Are you interested in discovering your family history? Researching your family tree can be a fascinating and rewarding experience, but it can also be challenging and time-consuming. To help you get started, we have put together this guide on the best way to research your family tree.
Start with What You Know
The best place to begin your family tree research is with what you already know. Start by gathering information about yourself, your parents, and your grandparents. Talk to living relatives and ask them questions about their parents and grandparents. You can also gather information from family records, such as birth and marriage certificates, family bibles, and obituaries.
Recording this information in a family tree chart can help you organize your research and identify gaps in your knowledge.
Utilize Online Resources
Once you have gathered as much information as possible from your family, it’s time to explore online resources. Genealogy websites like Ancestry.com and MyHeritage offer access to vast collections of records, including census data, military records, and immigration records. DNA testing can also provide valuable information about your family’s ethnic origins and distant relatives.
When using online resources, it’s important to verify the accuracy of the information you find. Look for corroborating evidence to support your research, such as multiple sources that confirm a specific fact.
Explore Local Resources
In addition to online resources, it’s important to explore local resources such as libraries, archives, and historical societies. These resources can provide access to local records, including deeds, wills, and probate records.
Local historical societies can also provide valuable information about the history of your family’s community and the people who lived there. They may have access to local newspapers, city directories, and other historical documents.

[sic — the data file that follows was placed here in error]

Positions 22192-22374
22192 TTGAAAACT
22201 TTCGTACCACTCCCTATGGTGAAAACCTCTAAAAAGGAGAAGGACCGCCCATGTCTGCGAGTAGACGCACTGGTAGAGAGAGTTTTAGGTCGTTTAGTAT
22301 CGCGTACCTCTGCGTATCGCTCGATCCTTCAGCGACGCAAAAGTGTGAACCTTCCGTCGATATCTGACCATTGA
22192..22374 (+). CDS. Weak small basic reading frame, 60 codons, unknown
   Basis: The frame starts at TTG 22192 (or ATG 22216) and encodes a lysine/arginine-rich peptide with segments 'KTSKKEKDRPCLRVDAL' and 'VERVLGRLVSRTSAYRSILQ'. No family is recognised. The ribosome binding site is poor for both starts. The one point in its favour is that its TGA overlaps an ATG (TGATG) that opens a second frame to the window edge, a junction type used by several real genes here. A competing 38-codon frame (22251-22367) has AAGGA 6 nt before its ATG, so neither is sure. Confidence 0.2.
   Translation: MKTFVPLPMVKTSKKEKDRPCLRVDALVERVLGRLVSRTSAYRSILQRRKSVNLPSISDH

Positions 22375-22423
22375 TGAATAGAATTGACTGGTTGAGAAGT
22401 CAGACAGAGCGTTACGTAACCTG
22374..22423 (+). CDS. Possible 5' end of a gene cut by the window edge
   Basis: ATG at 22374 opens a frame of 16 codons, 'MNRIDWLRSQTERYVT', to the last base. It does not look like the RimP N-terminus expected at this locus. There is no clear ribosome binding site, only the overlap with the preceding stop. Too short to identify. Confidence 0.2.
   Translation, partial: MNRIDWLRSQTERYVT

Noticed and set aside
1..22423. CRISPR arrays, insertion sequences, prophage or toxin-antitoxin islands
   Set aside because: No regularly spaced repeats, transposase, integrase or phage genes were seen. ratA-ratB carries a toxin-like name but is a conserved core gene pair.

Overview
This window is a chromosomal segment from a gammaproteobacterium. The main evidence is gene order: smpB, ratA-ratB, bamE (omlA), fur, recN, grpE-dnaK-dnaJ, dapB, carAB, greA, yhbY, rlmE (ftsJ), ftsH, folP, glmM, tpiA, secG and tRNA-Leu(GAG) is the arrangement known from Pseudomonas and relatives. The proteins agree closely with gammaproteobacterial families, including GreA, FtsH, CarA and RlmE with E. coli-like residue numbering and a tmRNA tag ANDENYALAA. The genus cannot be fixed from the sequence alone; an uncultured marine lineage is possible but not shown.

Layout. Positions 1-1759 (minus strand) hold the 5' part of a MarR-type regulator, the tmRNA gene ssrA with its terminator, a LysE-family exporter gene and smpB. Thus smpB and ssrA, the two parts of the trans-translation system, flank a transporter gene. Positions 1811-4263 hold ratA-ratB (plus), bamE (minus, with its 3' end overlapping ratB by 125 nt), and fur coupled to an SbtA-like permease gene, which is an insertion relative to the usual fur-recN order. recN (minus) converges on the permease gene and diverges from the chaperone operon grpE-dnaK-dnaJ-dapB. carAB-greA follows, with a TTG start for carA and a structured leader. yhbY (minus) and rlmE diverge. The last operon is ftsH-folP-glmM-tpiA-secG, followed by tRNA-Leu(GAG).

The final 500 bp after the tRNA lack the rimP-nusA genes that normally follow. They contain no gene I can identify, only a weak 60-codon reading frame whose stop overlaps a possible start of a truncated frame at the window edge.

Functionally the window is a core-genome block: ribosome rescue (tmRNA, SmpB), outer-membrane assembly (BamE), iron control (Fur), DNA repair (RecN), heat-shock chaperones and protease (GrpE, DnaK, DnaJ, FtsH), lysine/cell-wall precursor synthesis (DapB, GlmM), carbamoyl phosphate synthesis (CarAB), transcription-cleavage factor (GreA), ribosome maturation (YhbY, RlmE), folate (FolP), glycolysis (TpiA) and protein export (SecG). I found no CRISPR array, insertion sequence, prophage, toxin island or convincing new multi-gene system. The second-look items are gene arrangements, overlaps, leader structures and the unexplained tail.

Organize Your Research
As you gather information about your family history, it’s important to organize your research in a way that makes sense to you. Creating a filing system or using genealogy software can help you keep track of your research and avoid duplication.
Keeping a research log can also help you track your progress and remember where you found specific pieces of information. This can be especially helpful if you take a break from your research and come back to it later.
Researching your family tree can be challenging, especially if you hit a roadblock or encounter missing or inaccurate records. When this happens, don’t give up. Instead, try to think creatively about other sources of information that might help you fill in the gaps.
For example, if you can’t find a birth certificate for your great-grandfather, try looking for other records that might include his birthdate, such as census records or military records.
Researching your family tree can be a fascinating and rewarding experience, but it takes time and effort. By starting with what you know, utilizing online and local resources, organizing your research, and thinking creatively, you can uncover the hidden stories of your family’s history.
Remember, genealogy research is an ongoing process, and new information is constantly being added to databases and archives. Keep an open mind and be prepared to revise your family tree as new information becomes available.